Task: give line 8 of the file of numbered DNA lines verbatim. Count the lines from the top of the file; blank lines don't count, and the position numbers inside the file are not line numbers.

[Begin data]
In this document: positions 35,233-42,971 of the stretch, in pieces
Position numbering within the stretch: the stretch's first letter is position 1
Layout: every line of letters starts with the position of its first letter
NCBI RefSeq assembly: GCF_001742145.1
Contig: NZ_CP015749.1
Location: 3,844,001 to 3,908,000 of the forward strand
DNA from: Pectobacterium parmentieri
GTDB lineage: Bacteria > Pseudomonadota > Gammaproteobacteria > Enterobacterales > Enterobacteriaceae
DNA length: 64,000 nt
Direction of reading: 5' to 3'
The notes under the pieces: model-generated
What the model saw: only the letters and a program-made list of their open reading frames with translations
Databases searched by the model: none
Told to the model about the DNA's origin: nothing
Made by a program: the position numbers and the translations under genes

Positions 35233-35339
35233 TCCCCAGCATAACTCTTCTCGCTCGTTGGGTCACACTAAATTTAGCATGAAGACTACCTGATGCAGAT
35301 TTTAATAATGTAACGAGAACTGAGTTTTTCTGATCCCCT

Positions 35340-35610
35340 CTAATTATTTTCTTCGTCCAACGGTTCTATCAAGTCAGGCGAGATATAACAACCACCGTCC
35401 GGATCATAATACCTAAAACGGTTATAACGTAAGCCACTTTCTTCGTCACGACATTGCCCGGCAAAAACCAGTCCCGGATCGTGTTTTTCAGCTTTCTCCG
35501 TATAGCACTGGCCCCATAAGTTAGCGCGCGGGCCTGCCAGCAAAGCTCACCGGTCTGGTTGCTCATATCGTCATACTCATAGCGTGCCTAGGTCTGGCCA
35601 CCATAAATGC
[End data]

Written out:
GTDB lineage: Bacteria > Pseudomonadota > Gammaproteobacteria > Enterobacterales > Enterobacteriaceae